In January of 2014, the tidal waves of regulatory change will hit the shores of the mortgage business, rocking all boats from the cruisers to the skips. It was long-predicted and is still a surprise. When the new rules and procedures were announced, they shocked the institutions but most especially the people. Adapting to the regulatory changes requires discipline and process in compliance education—the discipline to understand rapidly evolving and novel business regulations as well as the process of embedding new written procedures into an efficient mortgage compliance education.
Perhaps, the creation of the Federal Housing Administration (FHA) and Fannie Mae in the 1930s saw such a challenge but otherwise there are few other analogous periods of operational change in mortgages. Many will remember the underwriting shift after the sub-prime collapse. Underwriting standards like the Automated Underwriting Systems (AUS) were able to tighten the criteria for loan approval in origination. The AUS provided a test with which a lender who had properly maintained mortgage data could expect some level of confidence that the loan met basic regulatory criteria.
Not too long afterward the Real Estate Settlement Procedures Act (RESPA) was added. The Good Faith Estimate (GFE) form, for example, provided basic information about the terms of a mortgage loan and estimates of the costs. It was implemented incrementally and allowed loan level cures to resolve mistakes found at closing. The loan remained saleable to the Agencies. Both the sub-prime and RESPA changes pale in comparison to the impact of these new regulations. Those operational changes occurred separately and over reasonable implementation time lines.
But the 2014 regulations are novel in another way. They shift the burden of proof with new underwriting standards to determine the borrower’s ability-to-repay. The determination will be left solely up to the lender. This intent, while dramatic, has been made perfectly clear by Fannie Mae and Freddie Mac in recent announcements. The new rules change the process and the liability. It simultaneously creates new paths of litigation and repurchases risks that last the life of the loan. The amount of change is compounded. Don’t forget the added fines and penalties under the Truth-in-Lending Act (TILA).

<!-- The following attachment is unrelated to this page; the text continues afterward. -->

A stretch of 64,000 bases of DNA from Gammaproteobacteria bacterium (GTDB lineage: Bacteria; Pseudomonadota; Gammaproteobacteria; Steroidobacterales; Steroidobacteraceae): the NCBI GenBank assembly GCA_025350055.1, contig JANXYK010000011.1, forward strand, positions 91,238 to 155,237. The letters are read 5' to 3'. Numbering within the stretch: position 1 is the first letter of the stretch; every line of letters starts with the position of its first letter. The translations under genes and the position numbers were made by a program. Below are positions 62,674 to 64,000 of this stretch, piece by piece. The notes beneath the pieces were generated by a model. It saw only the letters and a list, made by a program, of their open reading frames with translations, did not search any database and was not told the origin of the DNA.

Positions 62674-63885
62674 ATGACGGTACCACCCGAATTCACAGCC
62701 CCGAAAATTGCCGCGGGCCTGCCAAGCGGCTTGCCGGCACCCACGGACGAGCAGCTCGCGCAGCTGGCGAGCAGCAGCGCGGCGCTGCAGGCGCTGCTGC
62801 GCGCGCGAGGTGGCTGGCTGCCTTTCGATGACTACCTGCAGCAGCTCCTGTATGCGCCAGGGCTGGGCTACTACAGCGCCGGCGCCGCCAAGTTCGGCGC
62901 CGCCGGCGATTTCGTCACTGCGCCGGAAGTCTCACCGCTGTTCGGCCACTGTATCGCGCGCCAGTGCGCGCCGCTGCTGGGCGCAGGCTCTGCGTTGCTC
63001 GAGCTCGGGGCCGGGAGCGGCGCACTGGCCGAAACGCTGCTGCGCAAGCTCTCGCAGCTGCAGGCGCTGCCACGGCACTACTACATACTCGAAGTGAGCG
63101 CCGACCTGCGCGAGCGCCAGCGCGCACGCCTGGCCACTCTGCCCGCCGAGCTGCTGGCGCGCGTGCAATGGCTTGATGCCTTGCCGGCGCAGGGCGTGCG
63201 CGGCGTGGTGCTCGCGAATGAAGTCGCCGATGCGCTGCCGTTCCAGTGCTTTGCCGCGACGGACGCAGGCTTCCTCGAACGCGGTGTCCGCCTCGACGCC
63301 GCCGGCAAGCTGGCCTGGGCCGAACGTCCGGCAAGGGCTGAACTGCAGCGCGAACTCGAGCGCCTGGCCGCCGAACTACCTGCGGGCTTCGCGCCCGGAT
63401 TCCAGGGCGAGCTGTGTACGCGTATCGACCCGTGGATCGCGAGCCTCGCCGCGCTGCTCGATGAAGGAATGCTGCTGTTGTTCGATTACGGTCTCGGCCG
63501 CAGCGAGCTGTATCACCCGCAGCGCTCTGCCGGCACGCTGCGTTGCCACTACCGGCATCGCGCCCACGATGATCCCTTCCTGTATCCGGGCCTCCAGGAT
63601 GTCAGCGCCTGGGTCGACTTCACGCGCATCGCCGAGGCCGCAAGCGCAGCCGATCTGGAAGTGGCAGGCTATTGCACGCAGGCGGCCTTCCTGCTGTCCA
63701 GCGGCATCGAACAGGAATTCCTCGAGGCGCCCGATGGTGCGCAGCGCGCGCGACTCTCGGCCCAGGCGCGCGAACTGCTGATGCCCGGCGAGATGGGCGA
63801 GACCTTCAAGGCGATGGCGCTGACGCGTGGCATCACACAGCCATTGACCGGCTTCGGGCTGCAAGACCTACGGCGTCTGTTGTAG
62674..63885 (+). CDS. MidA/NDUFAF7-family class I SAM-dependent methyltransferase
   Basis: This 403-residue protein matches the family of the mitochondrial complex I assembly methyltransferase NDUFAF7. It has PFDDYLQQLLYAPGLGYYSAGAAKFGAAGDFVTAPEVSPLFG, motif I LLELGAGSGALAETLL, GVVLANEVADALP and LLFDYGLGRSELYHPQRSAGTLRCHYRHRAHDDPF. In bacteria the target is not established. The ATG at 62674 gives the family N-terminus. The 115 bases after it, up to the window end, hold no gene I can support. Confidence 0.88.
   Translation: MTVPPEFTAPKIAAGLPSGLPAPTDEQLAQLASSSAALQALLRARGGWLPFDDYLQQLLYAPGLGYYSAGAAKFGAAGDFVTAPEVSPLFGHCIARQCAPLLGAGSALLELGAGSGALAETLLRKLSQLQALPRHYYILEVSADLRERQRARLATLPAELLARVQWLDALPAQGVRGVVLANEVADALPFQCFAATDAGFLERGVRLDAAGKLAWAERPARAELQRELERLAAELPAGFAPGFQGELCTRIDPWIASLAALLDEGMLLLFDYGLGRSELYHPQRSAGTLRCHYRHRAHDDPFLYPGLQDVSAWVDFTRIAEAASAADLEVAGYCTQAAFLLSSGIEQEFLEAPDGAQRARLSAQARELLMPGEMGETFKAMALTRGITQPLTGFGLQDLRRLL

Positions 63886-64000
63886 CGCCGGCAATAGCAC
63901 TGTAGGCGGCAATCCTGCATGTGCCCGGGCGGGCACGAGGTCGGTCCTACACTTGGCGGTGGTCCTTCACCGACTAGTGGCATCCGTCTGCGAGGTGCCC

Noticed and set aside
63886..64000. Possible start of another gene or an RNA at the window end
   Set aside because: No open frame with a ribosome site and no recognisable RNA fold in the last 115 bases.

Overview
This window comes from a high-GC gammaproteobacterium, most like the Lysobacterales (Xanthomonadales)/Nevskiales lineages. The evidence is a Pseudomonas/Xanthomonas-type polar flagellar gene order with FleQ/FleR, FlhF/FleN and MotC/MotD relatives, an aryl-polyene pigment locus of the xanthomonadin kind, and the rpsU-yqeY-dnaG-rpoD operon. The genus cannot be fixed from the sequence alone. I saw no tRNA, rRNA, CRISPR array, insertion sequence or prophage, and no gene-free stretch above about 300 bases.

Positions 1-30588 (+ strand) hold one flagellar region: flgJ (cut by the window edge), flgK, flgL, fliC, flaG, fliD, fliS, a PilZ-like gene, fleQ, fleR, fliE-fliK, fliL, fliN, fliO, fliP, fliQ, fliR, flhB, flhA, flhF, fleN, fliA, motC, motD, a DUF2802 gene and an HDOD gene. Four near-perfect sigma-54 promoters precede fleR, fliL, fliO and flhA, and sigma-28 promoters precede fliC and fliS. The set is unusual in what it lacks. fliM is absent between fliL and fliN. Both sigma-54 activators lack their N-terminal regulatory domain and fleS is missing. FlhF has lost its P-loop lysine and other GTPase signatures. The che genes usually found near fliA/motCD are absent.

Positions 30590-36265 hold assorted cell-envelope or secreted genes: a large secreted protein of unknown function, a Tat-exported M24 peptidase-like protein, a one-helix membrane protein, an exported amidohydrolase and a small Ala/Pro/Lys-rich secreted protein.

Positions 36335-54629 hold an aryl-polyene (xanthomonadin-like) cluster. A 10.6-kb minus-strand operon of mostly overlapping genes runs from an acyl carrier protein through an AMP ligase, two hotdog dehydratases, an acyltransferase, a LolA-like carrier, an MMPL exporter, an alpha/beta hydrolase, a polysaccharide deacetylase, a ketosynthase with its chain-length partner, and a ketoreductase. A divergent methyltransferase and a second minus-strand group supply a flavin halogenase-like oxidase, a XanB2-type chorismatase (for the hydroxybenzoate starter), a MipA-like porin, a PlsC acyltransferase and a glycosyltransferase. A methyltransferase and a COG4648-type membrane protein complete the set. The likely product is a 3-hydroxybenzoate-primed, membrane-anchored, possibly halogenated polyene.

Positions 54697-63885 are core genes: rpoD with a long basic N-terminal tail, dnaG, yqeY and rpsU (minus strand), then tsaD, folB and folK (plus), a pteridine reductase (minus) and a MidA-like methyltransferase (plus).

It all comes down to the person
The importance of employee training under the new regulations cannot be underestimated. It is not enough to recite the new rules and applicable procedures. An employee training plan must be designed and aligned with the written procedures, from application through delivery and quality control, in order to ensure everyone on the front lines knows, understands, and implements the procedures. This protects the company and the employee.
The “how to's”
Where do we start? Let’s assume we have a good loan origination system (LOS) and have worked with a technology provider to understand how the system will identify all of the new TILA and Qualified Mortgage (QM) requirements. The next step is to identify the gaps between a lawyer’s interpretation of the regulations, the LOS, and your company’s current processes.
Once a firm develops a manual or alternate process to fill the gap between the old and new regulations, changes to the procedures need to be written. This sounds simple but it takes a lot of time to get it in writing. Regulators have been clear that procedures must match what is actually taking place, which means, for example, that the new TILA procedures must be completed before any training can begin. Unfortunately, that’s not the typical mortgage banker’s way of implementation.
Generations of mortgage bankers have taken FHA loan applications long before they ever went to the training class. Processors everywhere got their start submitting a loan to an automated underwriting system wondering what happens next. Good Faith Estimates, which were out of compliance in the first part of 2010, provide an example not to be emulated. You get the picture.
Get a good plan